existed in sufficient numbers in the local and national economy, Sanchez was not disabled under the relevant
Under the Act, "the [federal district] court shall have the
power to enter, upon the pleadings and transcript of the record,
a judgment affirming, modifying or reversing the decision of the
[Commissioner], with or without remanding the cause for a
rehearing." 42 U.S.C. § 405(g). The Court's scope of review of a
disability determination entails two steps of inquiry. See
Balsamo v. Chater, 142 F.3d 75, 79 (2d Cir. 1988); Johnson v.
Bowen, 817 F.2d 783, 785 (2d Cir. 1987). First, the Court must
decide "whether [the agency] applied the correct legal principles
in making the determination," and second, "whether the
determination is supported by `substantial evidence.'" Johnson,
817 F.2d at 785 (quoting 41 U.S.C. § 405(g)).
Under the second prong of this test, "the term `substantial'
does not require that the evidence be overwhelming, but it must
be `more than a mere scintilla. It means such relevant evidence
as a reasonable mind might accept as adequate to support a
conclusion.'" Miller v. Barhart, 01 Civ. 2744, 2004 WL 1304050,
at *5 (S.D.N.Y. May 6, 2004) (quoting Richardson v. Perales, 402 U.S. 389, 401 (1971)).
Where substantial evidence does exist, "the Commissioner's
determination of fact is conclusive," even where the reviewing
court disagrees. Gonzalez ex rel. Gonzalez v. Barnhart, 03 Civ.
6607, 2004 WL 1460634, at *2 (S.D.N.Y. June 28, 2004). Thus, the
reviewing court is precluded from undertaking a de novo
review. See Jones v. Sullivan, 949 F.2d 57, 59 (2d Cir.
B. DISABILITY DETERMINATIONS
The Act defines disability as "an inability to engage in any
substantial gainful activity by reason of any medically
determinable physical or mental impairment which can be expected
to result in death or which has lasted or can be expected to last
for a continuous period of not less than 12 months."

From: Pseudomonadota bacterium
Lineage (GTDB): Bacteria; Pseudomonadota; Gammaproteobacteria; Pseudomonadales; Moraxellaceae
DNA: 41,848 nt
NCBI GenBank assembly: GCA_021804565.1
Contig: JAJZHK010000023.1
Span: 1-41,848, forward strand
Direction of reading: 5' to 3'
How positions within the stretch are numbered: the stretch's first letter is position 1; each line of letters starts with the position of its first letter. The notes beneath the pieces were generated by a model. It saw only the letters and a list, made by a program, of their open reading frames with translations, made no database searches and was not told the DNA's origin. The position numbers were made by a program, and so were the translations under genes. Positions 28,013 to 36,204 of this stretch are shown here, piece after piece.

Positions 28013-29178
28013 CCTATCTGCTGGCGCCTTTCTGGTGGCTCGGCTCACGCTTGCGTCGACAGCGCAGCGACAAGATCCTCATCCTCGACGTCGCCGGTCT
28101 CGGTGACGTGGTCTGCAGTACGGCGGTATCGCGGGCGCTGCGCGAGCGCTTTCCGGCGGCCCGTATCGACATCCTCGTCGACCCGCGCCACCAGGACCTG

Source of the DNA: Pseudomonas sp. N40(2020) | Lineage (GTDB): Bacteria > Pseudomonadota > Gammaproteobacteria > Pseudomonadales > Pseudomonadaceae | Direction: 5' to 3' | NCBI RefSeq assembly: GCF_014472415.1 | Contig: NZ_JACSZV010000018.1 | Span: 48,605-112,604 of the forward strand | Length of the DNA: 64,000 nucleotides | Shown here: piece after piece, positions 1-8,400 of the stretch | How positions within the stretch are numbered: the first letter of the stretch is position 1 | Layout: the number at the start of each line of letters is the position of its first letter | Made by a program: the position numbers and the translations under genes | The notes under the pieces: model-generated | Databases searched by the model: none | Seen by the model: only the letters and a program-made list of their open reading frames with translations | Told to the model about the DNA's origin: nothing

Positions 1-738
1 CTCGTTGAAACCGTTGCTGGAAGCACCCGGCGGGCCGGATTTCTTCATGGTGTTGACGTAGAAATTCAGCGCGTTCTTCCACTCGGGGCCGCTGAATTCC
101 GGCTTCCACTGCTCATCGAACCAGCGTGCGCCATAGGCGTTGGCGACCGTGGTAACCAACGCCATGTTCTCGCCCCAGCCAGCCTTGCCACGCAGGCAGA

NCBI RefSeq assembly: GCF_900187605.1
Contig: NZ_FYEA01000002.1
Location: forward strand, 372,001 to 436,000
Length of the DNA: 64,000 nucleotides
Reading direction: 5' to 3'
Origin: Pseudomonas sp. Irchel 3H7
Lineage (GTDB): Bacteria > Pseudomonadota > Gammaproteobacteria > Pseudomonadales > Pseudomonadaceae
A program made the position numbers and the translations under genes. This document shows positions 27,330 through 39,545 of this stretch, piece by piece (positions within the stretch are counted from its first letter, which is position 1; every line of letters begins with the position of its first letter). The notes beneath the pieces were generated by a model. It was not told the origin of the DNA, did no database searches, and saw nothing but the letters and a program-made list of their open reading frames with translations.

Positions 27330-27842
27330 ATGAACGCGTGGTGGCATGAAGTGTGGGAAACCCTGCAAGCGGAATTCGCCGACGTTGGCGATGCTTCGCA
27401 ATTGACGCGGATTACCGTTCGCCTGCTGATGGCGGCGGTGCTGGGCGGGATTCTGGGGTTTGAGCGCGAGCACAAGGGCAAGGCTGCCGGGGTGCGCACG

42 U.S.C. § 423(d)(1)(A). The effect of the physical or mental impairment
of such severity that [the claimant] is not only
unable to do his previous work but cannot,
considering his age, education, and work experience,
engage in any other kind of substantial gainful work
which exists in the national economy, regardless of
whether such work exists in the immediate area in
which he lives, or whether a specific job vacancy
exists for him, or whether he would be hired if he
applied for work.
Id. § 423(d)(2)(A).
The Commissioner must apply a five-step procedure to asses
disability claims. See 20 C.F.R. § 404.1520(a)(4). The Second
Circuit has described the process as follows: First, the [Commissioner] considers whether the
claimant is currently engaged in substantial gainful
activity. If he is not, the [Commissioner] next
considers whether the claimant has a "severe
impairment" which significantly limits his physical
or mental ability to do basic work activities. If the
claimant suffers such an impairment, the third
inquiry is whether, based solely on medical evidence,
the claimant has an impairment which is listed in
Appendix 1 of the regulations. If the claimant has
such an impairment, the [Commissioner] will consider
him disabled without considering vocational factors
such as age, education, and work experience . . .
Assuming the claimant does not have a listed
impairment, the fourth inquiry is whether, despite
the claimant's ...